Starting Xojo app on Linux

I managed to install Ubuntu on VMWare. Did a first build of a smaller project of mine for Linux on the Mac. Copied the folder to Ubuntu. But how do I start the app? Tried to do a Run with the context menu. But nothing happens. Should the app run out of the box?

Put your app directory under your user directory and then from shell (or you can setup a cron job)

You should first verify all your System Requirements are set up.

Did you build the app as 64-bit or 32-bit? Is your Ubuntu 64-bit or 32-bit? Is this a desktop app or a console app?

Generally for a desktop app you would just double-click the app just as you would on Windows or Mac. Although you may have to ensure the “Executable” flag is set for the app as sometimes that can get cleared when copying stuff to a VM. Start console apps from the Terminal. Navigate to the folder and type its name like this:


If you leave off the “./” Linux will try to find your app in the system path and will report it as not found.

You can also start a desktop app from the terminal which might output additional debugging information.

But you probably want to start with a simple “Hello, World” Linux app to verify requirements and everything else. Once that app is working you can try your app.

If your app fails to start, you’ll want to check for Declares or invalid paths that need to be adjusted with conditional compilation.

Thanks, Paul. I’ll try your suggestions tomorrow.

I’ll also add that if you’re new to Linux you might find Linux Mint a bit easier to work with than Ubuntu.

Right click the App and select Properties. Then click the Permission Tab, confirm that “Execute” is checked. If you compiled on Windows or Mac, it will not be.

(This is on Linux Mint)

Thanks, Douglas, I will check the permissions.

@Paul Lefebvre : the number of distributions for Linux is crazy. Even for Mint there are 3 versions.

In what way is Mint “easier to work with” than Ubuntu? In VMWare Mint doesn’t react on anything. Anyways. Ubuntu it is for now.

“Hello World” works fine. Executable bit of my helper app is set. Ah, well, then I will need to do the Remote Debugger to see where the problem is.

Hi Bea,

you will need the right version of Remote Debugger (i.e. 32 or 64-bit) depending on the system you have installed.

Personally, I have put the whole “Remote Debugger Desktop” on my Linux (Ubuntu) Desktop. But then, one problem arises: how to name the folder holding your project’s data (which will not be transferred between platforms). Honestly, even after all those years, I still do not know how to access resources or which path to use when loading distributed libraries.

It would be so nice if Xojo give a definitive guide to that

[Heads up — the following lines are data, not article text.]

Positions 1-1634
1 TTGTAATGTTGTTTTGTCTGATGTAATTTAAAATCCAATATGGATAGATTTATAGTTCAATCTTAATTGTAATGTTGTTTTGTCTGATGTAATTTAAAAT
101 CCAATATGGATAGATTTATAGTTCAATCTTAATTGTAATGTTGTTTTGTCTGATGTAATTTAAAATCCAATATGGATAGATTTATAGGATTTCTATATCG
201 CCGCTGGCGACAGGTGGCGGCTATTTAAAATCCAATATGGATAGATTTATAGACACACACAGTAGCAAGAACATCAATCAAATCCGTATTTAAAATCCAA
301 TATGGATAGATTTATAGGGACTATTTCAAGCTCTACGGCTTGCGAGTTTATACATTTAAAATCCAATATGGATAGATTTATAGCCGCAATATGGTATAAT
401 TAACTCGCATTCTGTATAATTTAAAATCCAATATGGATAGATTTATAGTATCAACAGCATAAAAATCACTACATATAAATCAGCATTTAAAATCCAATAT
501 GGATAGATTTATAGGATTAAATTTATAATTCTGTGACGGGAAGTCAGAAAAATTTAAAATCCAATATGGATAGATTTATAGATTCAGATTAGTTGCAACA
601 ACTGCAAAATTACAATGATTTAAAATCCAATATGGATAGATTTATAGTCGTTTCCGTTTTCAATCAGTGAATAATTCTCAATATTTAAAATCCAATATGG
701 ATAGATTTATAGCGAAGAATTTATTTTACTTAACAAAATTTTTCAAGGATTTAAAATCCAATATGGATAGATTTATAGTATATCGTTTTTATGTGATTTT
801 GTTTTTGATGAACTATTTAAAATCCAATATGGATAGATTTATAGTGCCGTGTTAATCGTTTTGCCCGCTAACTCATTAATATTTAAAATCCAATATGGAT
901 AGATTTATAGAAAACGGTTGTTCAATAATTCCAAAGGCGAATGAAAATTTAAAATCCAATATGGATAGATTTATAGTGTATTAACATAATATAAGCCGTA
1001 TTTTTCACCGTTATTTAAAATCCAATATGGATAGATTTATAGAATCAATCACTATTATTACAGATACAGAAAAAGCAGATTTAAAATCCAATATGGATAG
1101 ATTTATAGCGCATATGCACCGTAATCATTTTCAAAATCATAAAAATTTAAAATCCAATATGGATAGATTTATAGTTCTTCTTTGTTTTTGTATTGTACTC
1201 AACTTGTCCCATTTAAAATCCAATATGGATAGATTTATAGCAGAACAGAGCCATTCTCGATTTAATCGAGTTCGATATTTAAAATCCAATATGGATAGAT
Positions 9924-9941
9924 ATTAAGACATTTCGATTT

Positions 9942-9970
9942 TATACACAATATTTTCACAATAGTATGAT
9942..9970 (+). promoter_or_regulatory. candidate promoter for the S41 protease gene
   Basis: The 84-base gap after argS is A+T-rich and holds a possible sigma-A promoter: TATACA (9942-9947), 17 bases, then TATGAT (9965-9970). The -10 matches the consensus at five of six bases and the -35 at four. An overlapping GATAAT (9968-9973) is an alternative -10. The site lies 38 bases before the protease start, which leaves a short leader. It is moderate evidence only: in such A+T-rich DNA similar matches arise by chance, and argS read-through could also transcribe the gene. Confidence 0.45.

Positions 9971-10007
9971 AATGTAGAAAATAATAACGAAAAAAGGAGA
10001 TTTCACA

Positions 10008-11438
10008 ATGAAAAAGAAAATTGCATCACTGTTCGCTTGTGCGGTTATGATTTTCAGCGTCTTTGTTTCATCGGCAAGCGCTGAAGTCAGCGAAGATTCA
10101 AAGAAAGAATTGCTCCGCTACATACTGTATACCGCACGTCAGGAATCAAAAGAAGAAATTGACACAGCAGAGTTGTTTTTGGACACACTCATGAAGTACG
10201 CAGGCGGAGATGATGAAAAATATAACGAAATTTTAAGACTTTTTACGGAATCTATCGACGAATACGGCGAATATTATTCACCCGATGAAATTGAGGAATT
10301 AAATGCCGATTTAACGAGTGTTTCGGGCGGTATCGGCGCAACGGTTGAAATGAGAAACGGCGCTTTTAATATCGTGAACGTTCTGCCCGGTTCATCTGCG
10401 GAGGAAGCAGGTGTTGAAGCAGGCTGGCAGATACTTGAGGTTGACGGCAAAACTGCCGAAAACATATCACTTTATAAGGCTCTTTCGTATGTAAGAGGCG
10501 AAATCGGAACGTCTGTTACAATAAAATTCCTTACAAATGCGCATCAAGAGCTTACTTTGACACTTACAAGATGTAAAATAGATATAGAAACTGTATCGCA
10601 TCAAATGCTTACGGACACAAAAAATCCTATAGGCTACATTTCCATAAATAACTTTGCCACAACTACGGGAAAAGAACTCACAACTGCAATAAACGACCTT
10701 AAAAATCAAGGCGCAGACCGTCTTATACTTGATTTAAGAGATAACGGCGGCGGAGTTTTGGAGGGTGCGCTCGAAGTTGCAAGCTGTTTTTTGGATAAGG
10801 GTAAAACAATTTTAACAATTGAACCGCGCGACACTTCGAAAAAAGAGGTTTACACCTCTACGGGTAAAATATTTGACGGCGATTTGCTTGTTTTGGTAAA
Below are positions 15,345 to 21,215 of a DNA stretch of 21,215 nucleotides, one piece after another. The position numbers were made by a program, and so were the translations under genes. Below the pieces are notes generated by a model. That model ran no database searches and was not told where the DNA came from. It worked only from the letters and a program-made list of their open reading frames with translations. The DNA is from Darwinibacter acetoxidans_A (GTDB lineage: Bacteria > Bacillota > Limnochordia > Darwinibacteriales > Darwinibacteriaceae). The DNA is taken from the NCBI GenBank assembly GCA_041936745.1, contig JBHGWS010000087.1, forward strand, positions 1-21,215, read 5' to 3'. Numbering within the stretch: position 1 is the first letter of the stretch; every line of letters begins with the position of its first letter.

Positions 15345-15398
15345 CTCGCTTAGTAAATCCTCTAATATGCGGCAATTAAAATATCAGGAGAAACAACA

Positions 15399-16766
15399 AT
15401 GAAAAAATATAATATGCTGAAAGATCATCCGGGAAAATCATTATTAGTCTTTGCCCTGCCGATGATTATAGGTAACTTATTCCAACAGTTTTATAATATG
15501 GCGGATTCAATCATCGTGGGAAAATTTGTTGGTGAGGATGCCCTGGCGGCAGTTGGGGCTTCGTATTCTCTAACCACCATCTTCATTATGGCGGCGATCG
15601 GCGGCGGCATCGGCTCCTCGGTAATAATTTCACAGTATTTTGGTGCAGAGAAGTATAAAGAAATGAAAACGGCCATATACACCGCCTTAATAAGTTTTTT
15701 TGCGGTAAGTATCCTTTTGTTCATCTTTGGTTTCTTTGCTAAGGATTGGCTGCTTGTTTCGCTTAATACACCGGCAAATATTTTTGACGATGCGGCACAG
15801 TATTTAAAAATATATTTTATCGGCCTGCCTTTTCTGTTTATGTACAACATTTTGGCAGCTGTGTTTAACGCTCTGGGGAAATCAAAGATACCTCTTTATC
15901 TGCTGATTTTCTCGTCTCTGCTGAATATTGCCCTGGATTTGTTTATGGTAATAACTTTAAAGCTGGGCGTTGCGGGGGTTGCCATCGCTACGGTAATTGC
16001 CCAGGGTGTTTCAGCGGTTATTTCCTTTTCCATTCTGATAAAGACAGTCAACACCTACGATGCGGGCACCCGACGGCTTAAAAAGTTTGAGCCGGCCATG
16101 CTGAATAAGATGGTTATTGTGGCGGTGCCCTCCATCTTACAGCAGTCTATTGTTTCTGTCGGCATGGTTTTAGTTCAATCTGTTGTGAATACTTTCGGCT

Yes, there are a huge number of distributions. But don’t think of them as “versions”. The Linux is all the same. At least the part that matters. What is changing is the user interface. Even that doesn’t work that differently from each other. For the most part, all of these distributions seems to only change the default applications and libraries that are installed.

Mint includes more default libraries than Ubuntu. Mint is a bit less concerned for being totally “free open source” than Ubuntu is, and that’s not that different.

It’s a thing to celebrate that there are so many distributions. It’s fun to try them out, but I often feel disappointed that they aren’t more different once I actually take them for a spin.

I use Linux Mint Cinnamon 64-bit, which is what we recommend. I see that Mint 19 is out so I guess I need to give that one a try as I’m still set up with Mint 18 in VMware Fusion. Ubuntu is good too; I guess I just find Mint easier to work with and it seems to work fine with VMware after I install the open-vmware tools (open-vm-tools). Every Linux distro has its own odd little idiosyncrasies, especially if you’re mostly used to Mac or Windows.

Wouldn’t you use a Copy Files Build Step to copy this stuff to the Resources folder and access it from there?

After some difficulty I have Linux Mint 19 (which calls itself Cinnamon) running in a VirtualBox VM. But the Xojo IDE has a generic executable icon rather than the Xojo icon, and the OS doesn’t quite believe it’s an executable - I can’t put it in the Dock or whatever it’s called. And where are applications supposed to be put, anyway?

@Tim Streater : ha, I’m not the only one who needs an idiots guide to Linux. /usr/bin or something I’m told by Goggle.

I then Goggled “make Linux app” and found . But I first need to get my app running on Linux. It’s one main window, a couple of controls, preferences, SQLite and a socket. That can’t be too complicated - famous last words.

Then I decided I didn’t like the theme I was using, or any of those on offer, so I used the theme manager or whatever to download another. But it doesn’t show up anywhere so I can apply it. Anyway. I suppose these issues will be shortlived so I can get on with adapting my app to Linux, which I know I will have to do as some small test apps have shown up the same problem that I have on Windows: the StatusChanged event doesn’t work.

The other thing that’s irritating is, how do I keep the IDE running when I close the project window? Even in Windows if I can get it in the Dock then it stays active when the last project window is closed, and offers the “select a project” pane when activated at the Dock. Under Mint, so far, the IDE exits and I have to restart it. Do you have this issue?

I’m not planning to install Xojo on Linux. For VMWare/Virtualbox work remote debugging seriously rocks.